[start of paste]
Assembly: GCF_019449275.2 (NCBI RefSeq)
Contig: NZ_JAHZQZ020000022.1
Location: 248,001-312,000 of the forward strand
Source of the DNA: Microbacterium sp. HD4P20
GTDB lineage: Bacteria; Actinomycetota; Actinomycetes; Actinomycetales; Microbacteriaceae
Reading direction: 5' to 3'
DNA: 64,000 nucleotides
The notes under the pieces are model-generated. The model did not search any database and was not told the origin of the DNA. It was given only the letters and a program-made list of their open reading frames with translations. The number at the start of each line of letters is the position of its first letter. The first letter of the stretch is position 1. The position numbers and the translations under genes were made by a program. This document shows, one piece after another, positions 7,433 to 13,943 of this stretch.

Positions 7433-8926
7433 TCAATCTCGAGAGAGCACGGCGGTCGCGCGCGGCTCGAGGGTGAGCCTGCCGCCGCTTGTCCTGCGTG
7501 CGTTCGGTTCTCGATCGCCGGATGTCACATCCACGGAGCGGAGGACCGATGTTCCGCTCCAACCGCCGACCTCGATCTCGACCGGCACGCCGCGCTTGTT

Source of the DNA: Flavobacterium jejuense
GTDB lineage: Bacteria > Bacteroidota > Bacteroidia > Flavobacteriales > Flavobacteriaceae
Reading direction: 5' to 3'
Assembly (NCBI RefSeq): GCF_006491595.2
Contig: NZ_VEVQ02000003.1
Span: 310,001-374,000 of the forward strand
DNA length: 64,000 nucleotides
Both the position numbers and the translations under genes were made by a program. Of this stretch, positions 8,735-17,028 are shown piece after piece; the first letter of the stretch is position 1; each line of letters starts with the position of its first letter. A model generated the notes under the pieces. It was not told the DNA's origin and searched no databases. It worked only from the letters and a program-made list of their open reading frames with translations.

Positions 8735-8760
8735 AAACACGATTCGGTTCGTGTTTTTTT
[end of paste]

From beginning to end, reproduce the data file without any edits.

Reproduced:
Assembly: GCF_019449275.2 (NCBI RefSeq)
Contig: NZ_JAHZQZ020000022.1
Location: 248,001-312,000 of the forward strand
Source of the DNA: Microbacterium sp. HD4P20
GTDB lineage: Bacteria; Actinomycetota; Actinomycetes; Actinomycetales; Microbacteriaceae
Reading direction: 5' to 3'
DNA: 64,000 nucleotides
The notes under the pieces are model-generated. The model did not search any database and was not told the origin of the DNA. It was given only the letters and a program-made list of their open reading frames with translations. The number at the start of each line of letters is the position of its first letter. The first letter of the stretch is position 1. The position numbers and the translations under genes were made by a program. This document shows, one piece after another, positions 7,433 to 13,943 of this stretch.

Positions 7433-8926
7433 TCAATCTCGAGAGAGCACGGCGGTCGCGCGCGGCTCGAGGGTGAGCCTGCCGCCGCTTGTCCTGCGTG
7501 CGTTCGGTTCTCGATCGCCGGATGTCACATCCACGGAGCGGAGGACCGATGTTCCGCTCCAACCGCCGACCTCGATCTCGACCGGCACGCCGCGCTTGTT

Source of the DNA: Flavobacterium jejuense
GTDB lineage: Bacteria > Bacteroidota > Bacteroidia > Flavobacteriales > Flavobacteriaceae
Reading direction: 5' to 3'
Assembly (NCBI RefSeq): GCF_006491595.2
Contig: NZ_VEVQ02000003.1
Span: 310,001-374,000 of the forward strand
DNA length: 64,000 nucleotides
Both the position numbers and the translations under genes were made by a program. Of this stretch, positions 8,735-17,028 are shown piece after piece; the first letter of the stretch is position 1; each line of letters starts with the position of its first letter. A model generated the notes under the pieces. It was not told the DNA's origin and searched no databases. It worked only from the letters and a program-made list of their open reading frames with translations.

Positions 8735-8760
8735 AAACACGATTCGGTTCGTGTTTTTTT